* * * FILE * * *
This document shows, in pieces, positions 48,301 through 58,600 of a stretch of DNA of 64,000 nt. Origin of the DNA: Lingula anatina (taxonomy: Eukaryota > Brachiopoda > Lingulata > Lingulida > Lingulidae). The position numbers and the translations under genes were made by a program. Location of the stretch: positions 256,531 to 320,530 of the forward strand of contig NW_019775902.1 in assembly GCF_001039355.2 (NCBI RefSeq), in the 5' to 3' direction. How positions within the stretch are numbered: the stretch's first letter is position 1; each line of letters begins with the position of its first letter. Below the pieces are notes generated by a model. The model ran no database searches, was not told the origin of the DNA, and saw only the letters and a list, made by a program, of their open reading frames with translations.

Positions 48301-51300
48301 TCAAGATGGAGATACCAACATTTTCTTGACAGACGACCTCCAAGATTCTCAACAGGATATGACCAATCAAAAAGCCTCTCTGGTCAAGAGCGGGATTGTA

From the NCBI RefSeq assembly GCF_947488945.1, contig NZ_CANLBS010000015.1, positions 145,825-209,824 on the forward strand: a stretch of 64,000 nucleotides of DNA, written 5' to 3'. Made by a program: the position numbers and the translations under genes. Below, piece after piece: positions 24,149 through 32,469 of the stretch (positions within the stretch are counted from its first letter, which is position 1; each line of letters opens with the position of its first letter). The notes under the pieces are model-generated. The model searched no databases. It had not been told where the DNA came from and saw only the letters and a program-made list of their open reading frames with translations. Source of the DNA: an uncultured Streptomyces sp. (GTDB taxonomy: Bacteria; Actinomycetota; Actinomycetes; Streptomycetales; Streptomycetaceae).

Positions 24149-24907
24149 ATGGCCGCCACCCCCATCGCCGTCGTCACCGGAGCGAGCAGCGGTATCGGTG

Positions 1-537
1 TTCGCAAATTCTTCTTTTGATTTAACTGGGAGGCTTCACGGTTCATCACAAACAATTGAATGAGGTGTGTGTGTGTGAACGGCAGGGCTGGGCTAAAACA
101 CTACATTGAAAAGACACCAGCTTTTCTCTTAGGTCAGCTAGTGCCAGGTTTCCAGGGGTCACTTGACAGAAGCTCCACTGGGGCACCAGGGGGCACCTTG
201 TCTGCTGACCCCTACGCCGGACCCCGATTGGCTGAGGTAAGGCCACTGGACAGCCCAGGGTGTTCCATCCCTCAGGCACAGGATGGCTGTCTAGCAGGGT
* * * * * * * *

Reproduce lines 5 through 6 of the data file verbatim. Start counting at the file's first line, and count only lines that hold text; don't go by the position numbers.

Positions 24149-24907
24149 ATGGCCGCCACCCCCATCGCCGTCGTCACCGGAGCGAGCAGCGGTATCGGTG